Wednesday, June 29, 2011

Painting as an act of faith...oh, and zombies

There's a good part and a bad part to this, and they're connected, at least in my mind. My painting here, called "Dappled Night," is part of the good part.

But to get there, you have to start with the bad part. Here it is.

What I remember of my morning started at dusk.
I found myself rushing down a dark alley searching out a hiding place. At last, I located an unlocked door and dashed in, to find I was in a supermarket. Sure, it was a burnt-out, Third-World-looking supermarket with a lot of empty shelves, and there were a bunch of other, raggedly-dressed people in there with the same idea I had.

But compared to getting eaten by zombies in the streets, this was AWESOME! We could just hole up, grab the remaining twinkies and a pint and wait for this whole thing to blow over. How's THAT for a slice of fried gold?

Then I realized the walls and all the shelves were made out of CORRUGATED CARDBOARD, old bend-y cardboard that's been left out in the rain and almost the consistency of porridge.

I don't know what your zombie apocalypse nightmares are like, but mine SUCK.

They usually go like this:

I've FINALLY found a place to hide, but it's ALREADY occupied, usually by some scary little-girl zombie that looks like a cross between the Olsen Twins and Gollum.

So I bar the door. And I look around for something to take off the zombie's head. And, MIRACLE OF MIRACLES, there's a GIANT BATTLE AXE. With a really long handle. I grab it and feel the comforting heft of it in my hand. It's SO much better than I had expected.

Maybe there is a kind, loving God after all!

I feel hope and joy and regain my faith that life is full of promise!


Of course, during the split-second that all of this takes, Mary-Kate/Ashley/Gollum/Smeagol easily shoves aside the giant bureau that I used to bar the door and pounds into the room. I notice, as I shift the battle axe from hand to hand, getting ready to swing, that she's also five feet taller and three hundred pounds heavier than she was when I last saw her.

Then I realize that my battle axe has turned into a Twizzler.

Yes, you read that right. A TWIZZLER. Or a Red Vine. Really, does it matter which? Can you get any LESS threatening than a Twizzler? You can't even poke someone's EYE out with it. Plus, although they are very tasty and chewy and red, Twizzlers are likely to be less appetizing for zombies than my intestines. As I'm about to find out.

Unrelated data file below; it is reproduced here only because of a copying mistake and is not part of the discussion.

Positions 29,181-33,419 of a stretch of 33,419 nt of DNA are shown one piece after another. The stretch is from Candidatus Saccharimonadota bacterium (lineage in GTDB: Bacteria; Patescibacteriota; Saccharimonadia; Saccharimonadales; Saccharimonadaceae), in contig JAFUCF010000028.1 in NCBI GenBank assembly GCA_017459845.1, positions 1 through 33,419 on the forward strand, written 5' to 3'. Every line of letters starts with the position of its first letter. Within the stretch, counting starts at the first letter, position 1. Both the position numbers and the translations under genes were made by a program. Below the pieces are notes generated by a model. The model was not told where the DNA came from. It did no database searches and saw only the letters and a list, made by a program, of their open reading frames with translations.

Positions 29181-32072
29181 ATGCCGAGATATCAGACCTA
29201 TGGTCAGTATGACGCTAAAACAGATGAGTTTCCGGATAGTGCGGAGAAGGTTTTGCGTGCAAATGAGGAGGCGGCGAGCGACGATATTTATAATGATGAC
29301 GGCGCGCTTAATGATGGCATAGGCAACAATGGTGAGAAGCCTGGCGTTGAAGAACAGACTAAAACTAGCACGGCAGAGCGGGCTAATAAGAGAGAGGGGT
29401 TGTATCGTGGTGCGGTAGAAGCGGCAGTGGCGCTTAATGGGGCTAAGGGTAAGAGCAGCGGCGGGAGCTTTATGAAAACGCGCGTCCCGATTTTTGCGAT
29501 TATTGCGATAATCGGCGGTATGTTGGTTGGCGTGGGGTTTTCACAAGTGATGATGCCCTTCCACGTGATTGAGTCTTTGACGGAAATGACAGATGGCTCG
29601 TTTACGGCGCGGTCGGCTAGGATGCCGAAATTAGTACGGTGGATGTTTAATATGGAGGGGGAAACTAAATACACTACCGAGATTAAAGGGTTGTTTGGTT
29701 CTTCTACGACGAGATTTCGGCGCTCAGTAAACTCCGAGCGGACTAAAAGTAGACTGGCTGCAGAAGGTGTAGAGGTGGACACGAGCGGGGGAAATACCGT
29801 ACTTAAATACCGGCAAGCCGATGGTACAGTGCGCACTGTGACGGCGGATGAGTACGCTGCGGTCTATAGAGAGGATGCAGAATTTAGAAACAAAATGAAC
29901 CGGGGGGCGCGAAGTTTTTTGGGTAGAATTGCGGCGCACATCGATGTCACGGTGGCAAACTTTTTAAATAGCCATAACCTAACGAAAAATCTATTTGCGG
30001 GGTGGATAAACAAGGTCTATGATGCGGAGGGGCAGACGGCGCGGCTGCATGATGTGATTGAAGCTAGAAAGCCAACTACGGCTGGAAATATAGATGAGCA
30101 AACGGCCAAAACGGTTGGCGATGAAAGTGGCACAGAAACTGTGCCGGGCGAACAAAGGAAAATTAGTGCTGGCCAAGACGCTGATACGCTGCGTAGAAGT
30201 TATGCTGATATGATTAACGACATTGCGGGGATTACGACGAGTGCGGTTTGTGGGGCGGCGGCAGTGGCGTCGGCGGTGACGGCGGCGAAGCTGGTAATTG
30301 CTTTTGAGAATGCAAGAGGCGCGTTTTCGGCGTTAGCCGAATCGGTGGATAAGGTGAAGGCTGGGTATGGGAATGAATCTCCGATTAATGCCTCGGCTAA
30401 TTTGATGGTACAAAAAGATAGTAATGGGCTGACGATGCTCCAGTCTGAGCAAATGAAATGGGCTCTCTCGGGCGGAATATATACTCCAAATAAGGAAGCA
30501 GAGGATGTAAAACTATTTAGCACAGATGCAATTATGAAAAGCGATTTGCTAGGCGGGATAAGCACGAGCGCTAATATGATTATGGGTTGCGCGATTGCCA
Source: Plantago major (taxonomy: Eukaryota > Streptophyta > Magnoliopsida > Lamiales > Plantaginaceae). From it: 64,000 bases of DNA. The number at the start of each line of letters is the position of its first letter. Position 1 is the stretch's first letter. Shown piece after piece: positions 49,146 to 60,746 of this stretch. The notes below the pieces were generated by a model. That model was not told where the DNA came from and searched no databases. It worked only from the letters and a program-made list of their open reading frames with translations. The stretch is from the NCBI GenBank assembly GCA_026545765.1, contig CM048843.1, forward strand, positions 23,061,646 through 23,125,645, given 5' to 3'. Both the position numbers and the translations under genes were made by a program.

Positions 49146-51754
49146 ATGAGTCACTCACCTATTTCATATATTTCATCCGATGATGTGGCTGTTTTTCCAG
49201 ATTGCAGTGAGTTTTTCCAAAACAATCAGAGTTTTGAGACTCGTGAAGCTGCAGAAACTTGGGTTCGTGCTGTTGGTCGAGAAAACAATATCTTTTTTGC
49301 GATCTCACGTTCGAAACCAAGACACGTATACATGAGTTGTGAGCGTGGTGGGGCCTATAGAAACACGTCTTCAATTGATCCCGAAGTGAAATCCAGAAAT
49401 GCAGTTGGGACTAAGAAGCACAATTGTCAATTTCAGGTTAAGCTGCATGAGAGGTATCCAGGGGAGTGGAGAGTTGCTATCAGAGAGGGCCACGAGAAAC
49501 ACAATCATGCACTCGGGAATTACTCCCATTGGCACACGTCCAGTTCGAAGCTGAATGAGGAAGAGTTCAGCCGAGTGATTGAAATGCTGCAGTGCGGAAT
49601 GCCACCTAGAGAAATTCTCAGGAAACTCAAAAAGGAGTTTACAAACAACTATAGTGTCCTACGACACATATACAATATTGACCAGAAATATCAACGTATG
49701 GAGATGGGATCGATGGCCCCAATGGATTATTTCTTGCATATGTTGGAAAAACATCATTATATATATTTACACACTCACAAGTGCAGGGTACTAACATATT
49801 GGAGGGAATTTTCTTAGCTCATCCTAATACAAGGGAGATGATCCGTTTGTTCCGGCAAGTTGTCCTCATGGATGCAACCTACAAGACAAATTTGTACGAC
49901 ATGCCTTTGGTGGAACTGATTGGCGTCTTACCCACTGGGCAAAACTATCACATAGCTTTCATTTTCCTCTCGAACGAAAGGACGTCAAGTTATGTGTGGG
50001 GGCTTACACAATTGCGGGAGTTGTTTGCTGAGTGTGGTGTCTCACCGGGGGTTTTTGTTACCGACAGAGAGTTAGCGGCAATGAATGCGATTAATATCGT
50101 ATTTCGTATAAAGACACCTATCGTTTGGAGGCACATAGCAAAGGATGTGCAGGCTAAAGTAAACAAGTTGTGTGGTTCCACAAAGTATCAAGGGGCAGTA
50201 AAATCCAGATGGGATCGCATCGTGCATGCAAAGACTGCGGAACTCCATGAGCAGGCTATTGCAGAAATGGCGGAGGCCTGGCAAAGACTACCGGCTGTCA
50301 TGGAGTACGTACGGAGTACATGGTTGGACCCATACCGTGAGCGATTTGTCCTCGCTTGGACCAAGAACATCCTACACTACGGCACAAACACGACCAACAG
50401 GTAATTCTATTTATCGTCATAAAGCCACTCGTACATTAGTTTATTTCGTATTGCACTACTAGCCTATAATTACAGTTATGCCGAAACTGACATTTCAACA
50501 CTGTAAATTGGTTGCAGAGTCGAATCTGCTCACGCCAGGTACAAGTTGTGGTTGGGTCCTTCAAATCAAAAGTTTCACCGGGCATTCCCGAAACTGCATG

So that's usually where I wake up.

This is NOT a happy start to the day. How can I trust ANYTHING? My battle axe turned into a FREAKING TWIZZLER on me!

But there was a point to this (besides the rather obvious conclusion that you should NOT eat an entire box of Twizzlers all by yourself late at night while watching "The Walking Dead"). And it has to do with the artistic process.

At some point in the past, I lost my faith in my ability to create artistic beauty. When I started a painting or a sculpture or a written piece, I would be fine for awhile, all caught up in the initial excitement of making it. Then, somewhere in the middle of the process, I would look at it and it seemed UGLY. POINTLESS. USELESS.

Like a Twizzler, when what you needed was a battle axe.

So I'd stop making whatever creative thing I was working on. And, in the nature of inanimate things (and something which I HATE about them), the piece did NOT finish itself. It stayed ugly, pointless, and useless, until I tossed it out or stuffed it under the crawl space (incidentally cluttering up the ONLY zombie-proof room in our house).

Sometime in the past year, I got my faith back. And I did it by painting. Just by painting through the OHMYGOD WHAT THE HELL IS THIS MISBEGOTTEN SORRY-ASS HIDEOUS IDEA, LET'S GO AWAY AND DRINK OURSELVES INTO OBLIVION AND FORGET IT stage. And amazingly, I came out on the other side, with images that even exceed my imagination.

It happens every single time.

It's not always easy, but there is an unasked-for grace that emerges through the artistic process. I know that, if I put in the time and what my brother calls "pencil mileage," I will come out the other side with a thing of beauty.

It's nice to be awake!

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